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The Podium

The benefits of the H-1B visa

Senator Lindsey Graham and Senator Charles Schumer have been working on immigration reform, which includes lifting the cap on H-1B visas. AP file photo/J. Scott Applewhite.

Senator Lindsey Graham and Senator Charles Schumer have been working on immigration reform, which includes lifting the cap on H-1B visas. AP file photo/J. Scott Applewhite.

Despite deep divisions in Washington, lawmakers from both sides of the aisle are making progress on an issue of enormous importance to the American economy — finding a way to expand the H-1B visa program, which lets the best researchers, engineers, professors, and mathematicians from around the world work and reside legally in the United States.

This is encouraging and follows years of pleading by business leaders from nearly every sector who have been stymied in efforts to hire top talent from abroad.

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The need in the so-called STEM fields — science, technology, engineering and mathematics — is well-established. For example, the United States needs 120,000 new computer engineers annually. Our universities produce only one-third of that number.

Year after year, demand for men and women with these skills has outpaced domestic supply. Other countries, meanwhile, are graduating more and more of these students.

Some critics of expanding the H-1B program have worried embracing highly skilled foreign-born workers would limit opportunities for their US-born peers. This isn’t true.

For starters, unemployment among Americans with high-level STEM skills is half the national average. And contrary to the critics’ fears, letting companies fill key technology positions with foreign-born workers actually increases the job security of US-born workers by making businesses stronger and more competitive.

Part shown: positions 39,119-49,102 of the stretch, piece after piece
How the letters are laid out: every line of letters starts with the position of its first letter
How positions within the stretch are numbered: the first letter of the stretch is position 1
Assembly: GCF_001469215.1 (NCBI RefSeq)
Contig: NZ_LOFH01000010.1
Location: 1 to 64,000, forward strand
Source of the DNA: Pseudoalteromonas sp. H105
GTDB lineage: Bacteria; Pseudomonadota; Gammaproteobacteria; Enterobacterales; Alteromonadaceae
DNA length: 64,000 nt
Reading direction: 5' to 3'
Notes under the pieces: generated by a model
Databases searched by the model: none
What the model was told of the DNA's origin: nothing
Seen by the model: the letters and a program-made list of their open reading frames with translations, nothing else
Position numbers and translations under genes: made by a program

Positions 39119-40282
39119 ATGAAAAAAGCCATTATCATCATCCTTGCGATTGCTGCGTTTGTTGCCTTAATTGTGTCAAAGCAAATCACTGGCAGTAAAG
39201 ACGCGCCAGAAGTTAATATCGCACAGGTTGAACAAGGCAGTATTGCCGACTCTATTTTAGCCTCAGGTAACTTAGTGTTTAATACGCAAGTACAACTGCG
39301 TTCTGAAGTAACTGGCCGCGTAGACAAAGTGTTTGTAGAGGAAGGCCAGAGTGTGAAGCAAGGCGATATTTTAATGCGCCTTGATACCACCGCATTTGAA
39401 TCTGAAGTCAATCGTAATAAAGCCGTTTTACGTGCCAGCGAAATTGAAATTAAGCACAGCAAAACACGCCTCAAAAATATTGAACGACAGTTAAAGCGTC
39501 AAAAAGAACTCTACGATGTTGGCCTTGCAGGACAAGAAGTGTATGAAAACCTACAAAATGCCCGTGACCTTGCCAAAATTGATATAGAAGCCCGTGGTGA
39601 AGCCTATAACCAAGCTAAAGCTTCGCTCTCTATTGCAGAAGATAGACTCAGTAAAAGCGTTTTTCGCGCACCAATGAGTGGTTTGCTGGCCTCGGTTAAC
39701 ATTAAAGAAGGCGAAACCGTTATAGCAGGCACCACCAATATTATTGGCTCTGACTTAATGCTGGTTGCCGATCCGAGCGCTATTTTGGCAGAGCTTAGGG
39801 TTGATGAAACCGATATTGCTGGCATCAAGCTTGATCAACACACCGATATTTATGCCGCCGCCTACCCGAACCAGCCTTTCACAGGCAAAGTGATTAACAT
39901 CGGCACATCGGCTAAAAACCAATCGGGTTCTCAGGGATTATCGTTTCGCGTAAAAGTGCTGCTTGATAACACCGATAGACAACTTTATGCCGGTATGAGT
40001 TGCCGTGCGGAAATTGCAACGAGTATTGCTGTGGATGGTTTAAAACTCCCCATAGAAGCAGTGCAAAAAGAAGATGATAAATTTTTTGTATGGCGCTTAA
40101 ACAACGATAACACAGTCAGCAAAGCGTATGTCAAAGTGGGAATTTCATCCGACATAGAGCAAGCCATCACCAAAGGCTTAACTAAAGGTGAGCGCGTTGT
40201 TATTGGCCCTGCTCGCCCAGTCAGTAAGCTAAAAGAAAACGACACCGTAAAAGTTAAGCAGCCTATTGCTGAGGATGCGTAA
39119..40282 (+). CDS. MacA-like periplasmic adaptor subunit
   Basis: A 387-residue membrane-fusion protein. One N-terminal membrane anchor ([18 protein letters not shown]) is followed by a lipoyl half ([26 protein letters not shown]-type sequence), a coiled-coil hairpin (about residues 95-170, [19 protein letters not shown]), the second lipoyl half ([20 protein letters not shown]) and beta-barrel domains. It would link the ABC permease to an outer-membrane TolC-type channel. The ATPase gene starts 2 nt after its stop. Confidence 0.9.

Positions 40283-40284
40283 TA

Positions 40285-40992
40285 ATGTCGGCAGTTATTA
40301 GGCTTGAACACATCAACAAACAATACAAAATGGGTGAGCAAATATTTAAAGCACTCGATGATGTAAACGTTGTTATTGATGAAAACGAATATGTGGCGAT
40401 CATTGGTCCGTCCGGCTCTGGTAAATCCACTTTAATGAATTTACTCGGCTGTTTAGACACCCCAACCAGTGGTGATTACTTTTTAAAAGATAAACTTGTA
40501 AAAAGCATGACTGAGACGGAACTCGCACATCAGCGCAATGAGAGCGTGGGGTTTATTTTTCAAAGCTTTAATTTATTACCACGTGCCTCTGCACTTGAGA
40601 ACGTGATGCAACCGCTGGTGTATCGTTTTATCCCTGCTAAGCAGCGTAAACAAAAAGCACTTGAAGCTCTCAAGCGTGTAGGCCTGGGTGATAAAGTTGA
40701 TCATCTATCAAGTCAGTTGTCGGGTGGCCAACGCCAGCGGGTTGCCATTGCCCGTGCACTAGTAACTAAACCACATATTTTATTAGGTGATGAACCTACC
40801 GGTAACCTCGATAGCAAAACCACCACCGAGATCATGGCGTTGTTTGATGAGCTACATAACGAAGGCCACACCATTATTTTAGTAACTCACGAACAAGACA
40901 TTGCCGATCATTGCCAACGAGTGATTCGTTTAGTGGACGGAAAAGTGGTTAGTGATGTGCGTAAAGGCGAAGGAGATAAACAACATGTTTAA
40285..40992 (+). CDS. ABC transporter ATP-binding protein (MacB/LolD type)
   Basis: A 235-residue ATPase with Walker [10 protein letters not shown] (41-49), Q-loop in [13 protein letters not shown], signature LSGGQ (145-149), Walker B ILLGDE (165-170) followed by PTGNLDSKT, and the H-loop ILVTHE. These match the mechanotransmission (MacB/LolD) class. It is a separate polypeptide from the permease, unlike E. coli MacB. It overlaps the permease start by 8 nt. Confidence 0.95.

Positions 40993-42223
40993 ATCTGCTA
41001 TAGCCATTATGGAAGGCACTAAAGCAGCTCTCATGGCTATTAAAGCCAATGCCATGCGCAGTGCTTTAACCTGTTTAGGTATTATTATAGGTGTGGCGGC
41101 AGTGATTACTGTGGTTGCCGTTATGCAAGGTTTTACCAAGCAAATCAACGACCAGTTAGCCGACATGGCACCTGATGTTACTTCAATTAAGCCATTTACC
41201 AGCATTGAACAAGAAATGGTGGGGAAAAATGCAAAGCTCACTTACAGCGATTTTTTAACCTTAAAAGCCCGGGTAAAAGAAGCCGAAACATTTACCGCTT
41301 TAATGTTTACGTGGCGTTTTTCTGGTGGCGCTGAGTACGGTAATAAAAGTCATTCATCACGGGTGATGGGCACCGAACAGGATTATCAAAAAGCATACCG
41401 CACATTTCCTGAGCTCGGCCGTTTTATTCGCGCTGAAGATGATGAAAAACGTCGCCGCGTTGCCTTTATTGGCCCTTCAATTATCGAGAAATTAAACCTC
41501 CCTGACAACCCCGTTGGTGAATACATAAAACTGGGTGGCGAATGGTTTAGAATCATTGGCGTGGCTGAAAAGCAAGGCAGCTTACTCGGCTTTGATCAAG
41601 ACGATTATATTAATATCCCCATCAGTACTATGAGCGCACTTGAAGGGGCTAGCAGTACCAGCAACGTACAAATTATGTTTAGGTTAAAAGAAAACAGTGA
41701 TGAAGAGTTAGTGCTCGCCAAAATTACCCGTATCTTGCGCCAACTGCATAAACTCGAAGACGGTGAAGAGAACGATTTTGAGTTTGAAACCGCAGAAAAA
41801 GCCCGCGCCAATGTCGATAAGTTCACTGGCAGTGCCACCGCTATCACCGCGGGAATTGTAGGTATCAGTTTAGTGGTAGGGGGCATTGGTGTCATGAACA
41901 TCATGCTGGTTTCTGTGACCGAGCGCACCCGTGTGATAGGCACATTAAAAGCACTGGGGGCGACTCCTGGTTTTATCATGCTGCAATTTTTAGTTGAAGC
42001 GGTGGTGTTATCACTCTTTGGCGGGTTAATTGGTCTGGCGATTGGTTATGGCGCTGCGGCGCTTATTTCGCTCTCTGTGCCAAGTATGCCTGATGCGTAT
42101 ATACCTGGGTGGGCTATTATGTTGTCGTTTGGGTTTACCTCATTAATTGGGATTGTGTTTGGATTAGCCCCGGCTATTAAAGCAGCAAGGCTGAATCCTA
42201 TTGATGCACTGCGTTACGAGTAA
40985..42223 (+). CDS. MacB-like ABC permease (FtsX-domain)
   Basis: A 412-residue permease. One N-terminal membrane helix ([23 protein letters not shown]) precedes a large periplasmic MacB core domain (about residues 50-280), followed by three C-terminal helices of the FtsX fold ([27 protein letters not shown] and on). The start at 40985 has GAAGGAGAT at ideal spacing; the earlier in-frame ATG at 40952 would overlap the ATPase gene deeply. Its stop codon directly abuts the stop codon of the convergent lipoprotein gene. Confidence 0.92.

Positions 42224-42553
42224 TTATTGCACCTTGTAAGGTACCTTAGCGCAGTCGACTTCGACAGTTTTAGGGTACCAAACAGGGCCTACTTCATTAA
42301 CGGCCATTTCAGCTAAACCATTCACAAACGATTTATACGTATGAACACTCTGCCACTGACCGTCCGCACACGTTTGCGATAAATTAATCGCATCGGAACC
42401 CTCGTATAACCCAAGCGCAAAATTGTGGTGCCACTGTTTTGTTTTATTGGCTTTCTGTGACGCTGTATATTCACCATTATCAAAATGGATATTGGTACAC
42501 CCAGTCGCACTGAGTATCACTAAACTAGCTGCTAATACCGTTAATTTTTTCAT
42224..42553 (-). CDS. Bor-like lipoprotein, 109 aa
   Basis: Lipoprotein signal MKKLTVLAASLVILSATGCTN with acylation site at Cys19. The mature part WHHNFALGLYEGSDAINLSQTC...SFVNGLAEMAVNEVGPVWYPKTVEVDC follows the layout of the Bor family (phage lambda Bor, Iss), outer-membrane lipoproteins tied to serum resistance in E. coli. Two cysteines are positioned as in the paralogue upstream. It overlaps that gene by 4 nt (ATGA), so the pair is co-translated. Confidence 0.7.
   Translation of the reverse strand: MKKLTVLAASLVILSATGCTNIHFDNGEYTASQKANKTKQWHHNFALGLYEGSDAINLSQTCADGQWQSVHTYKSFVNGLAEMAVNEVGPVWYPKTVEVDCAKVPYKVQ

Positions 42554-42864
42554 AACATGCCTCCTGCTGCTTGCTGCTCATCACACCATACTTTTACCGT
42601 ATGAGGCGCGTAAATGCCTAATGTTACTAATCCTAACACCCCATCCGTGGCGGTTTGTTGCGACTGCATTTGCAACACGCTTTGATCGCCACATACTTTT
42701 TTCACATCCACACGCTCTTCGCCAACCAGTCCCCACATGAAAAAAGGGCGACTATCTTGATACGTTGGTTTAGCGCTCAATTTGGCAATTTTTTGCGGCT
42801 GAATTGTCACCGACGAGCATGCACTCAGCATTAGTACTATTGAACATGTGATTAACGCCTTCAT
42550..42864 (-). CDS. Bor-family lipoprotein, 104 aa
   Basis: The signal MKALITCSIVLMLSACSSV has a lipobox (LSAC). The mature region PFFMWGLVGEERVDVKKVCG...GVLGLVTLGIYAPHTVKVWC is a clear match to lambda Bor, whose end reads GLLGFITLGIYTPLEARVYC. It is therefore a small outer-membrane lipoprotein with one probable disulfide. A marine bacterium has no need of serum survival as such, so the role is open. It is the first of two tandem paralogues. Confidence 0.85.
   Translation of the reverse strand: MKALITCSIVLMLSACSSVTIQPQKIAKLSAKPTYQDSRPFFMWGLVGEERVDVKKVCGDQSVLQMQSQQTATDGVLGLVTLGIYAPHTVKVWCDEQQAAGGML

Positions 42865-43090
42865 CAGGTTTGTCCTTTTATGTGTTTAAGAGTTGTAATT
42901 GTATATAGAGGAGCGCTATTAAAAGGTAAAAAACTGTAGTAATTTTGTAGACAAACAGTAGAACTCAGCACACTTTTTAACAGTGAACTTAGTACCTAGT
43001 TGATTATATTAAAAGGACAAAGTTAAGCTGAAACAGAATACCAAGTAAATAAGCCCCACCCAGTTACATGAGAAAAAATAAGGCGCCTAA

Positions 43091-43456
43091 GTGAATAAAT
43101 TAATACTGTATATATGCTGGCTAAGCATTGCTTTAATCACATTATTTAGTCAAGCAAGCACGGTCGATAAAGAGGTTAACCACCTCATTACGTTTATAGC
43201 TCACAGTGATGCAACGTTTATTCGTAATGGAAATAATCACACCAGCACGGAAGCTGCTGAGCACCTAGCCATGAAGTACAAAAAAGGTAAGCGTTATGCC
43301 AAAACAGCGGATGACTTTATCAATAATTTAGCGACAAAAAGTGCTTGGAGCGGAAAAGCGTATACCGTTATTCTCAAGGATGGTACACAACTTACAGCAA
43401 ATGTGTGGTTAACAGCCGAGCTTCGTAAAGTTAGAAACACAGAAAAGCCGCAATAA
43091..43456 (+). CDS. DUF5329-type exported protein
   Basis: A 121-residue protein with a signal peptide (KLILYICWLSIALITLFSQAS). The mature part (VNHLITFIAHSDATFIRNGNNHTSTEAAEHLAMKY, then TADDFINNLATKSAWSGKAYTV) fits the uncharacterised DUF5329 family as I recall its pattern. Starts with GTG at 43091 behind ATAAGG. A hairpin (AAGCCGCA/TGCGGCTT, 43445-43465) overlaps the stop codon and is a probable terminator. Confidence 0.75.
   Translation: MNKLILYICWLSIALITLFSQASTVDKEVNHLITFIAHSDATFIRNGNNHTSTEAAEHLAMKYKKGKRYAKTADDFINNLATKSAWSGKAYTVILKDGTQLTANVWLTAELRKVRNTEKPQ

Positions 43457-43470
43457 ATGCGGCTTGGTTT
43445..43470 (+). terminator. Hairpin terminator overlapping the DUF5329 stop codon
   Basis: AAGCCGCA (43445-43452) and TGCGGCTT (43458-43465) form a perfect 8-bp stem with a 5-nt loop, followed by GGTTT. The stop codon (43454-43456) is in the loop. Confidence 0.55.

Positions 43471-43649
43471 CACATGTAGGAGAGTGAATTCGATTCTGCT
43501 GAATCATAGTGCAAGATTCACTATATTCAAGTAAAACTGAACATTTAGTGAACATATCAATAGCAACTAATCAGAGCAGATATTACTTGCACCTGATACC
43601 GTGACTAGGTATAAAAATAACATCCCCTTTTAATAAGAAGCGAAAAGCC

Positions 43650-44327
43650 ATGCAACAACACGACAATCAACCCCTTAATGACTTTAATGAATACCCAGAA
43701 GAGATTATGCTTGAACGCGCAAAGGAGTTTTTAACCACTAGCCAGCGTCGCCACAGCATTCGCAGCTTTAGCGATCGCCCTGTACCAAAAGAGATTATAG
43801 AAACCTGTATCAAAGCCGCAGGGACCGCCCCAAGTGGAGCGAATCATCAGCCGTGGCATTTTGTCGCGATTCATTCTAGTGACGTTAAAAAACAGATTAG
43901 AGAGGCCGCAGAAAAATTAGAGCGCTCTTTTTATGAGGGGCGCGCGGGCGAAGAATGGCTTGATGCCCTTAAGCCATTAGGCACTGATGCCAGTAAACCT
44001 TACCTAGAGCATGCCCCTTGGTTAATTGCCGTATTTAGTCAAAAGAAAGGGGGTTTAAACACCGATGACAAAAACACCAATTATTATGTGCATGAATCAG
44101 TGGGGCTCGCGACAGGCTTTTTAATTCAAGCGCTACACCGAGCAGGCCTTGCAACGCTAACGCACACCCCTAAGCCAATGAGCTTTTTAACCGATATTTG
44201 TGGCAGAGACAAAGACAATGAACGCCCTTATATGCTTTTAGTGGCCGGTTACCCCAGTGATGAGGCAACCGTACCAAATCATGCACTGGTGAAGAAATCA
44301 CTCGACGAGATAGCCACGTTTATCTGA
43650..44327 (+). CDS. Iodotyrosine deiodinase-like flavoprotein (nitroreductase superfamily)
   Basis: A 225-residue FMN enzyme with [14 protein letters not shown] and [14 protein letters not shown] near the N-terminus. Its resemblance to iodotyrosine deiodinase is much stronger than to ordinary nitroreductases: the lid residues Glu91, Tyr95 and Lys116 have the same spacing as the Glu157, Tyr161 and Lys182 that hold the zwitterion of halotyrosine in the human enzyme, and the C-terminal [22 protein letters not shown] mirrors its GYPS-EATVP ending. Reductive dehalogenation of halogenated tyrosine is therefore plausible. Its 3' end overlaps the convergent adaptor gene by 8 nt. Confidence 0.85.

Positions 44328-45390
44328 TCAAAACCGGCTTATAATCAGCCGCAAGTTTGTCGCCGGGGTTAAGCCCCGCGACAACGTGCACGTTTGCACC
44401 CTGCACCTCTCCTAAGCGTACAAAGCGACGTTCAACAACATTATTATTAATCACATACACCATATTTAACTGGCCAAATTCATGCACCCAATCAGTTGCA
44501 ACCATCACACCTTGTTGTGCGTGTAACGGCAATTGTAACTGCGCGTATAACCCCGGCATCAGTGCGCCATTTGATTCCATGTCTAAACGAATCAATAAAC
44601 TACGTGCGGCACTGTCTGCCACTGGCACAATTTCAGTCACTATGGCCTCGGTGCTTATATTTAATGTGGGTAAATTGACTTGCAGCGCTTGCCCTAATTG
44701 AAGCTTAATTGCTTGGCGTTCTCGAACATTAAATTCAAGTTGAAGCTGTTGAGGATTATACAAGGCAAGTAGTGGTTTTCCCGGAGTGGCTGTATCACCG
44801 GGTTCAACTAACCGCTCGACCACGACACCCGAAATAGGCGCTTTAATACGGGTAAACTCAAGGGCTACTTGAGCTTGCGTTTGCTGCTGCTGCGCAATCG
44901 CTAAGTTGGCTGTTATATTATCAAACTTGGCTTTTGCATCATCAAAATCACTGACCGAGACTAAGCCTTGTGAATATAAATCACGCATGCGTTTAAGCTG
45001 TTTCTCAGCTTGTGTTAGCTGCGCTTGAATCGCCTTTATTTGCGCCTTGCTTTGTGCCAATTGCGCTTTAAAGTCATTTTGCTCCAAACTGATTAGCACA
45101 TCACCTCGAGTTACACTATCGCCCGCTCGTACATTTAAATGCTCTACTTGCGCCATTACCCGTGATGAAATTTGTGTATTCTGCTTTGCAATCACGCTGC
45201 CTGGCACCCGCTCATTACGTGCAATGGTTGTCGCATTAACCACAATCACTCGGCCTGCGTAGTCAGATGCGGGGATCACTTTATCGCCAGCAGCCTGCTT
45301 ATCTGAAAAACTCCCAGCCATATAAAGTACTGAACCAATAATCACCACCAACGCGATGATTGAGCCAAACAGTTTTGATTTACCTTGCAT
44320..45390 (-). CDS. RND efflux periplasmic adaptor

Employing qualified workers boosts output. And there is a multiplier effect. Studies indicate that states with greater numbers of workers in the H-1B program have higher overall employment rate. In fact, hiring 100 H-1B workers resulted in an additional 183 jobs for native US workers, according to a study by economist Madeline Zavodny. Every immigrant in the STEM fields with an advanced degree from a US university creates 2.62 jobs for US citizens.

There’s another problem with failing to hire talented foreign-born workers.

Those very same workers don’t mothball their skills upon being declined entry into the United States. Rather, they put them to work on behalf of our competitors. The situation is especially exasperating in education centers like Boston, where innovative technology firms, health care organizations and investment managers cannot keep bright young minds who have been educated here from being sent back overseas.

For a foreign-born graduate with special talent, a degree should be the ticket to employment in the United States, not a return ticket home.

“There are brilliant students from all over the world sitting in classrooms at our top universities,” President Obama said in a Jan. 29 speech introducing his plan. “We’re giving them all the skills they need to figure that out. But then we’re going to turn around and tell them to start that business and create those jobs in China or India or Mexico. … That’s not how you grow new industries in America.”

Meanwhile, our competitors haven’t been waiting for US lawmakers to work this out.

Countries from the United Kingdom to Australia already recognize the intensity of this global contest for talent and are in the process of lifting restrictions on foreign-born workers.

The ability to scour the globe for experienced, knowledgeable and well-trained workers — and to put them to work quickly on American soil — would at least allow the United States to keep pace. And increasing the number of H-1B visas would help lift the US economy as a whole — helping spur new growth in many regional markets.

The exact path to addressing this problem is not clear, but Democrats and Republicans aren’t far apart. Separate proposals by President Obama and a bipartisan group of US senators would lift the limit to 115,000 visas annually. The yearly cap would be raised further, up to 300,000, should the number of qualified candidates continue to exceed the number of visas.

Bills currently under discussion would also eliminate another cap of 20,000 visas for foreigners who earn graduate degrees from US universities and, for the first time, allow spouses of H-1B recipients to get jobs. This progress is good news for my industry, global financial services, and for many other industries.

President Obama and the Senate immigration working groups are to be commended. Hopefully, the eventual outcome of their efforts will be comprehensive immigration reform that includes a stronger, more flexible H-1B program. Improving the visa process will have outsized benefits for workers, employers and the US economy.

John Hailer, president and chief executive officer of Natixis Global Asset Manaement — The Americas and Asia, is chairman of the New England Council.
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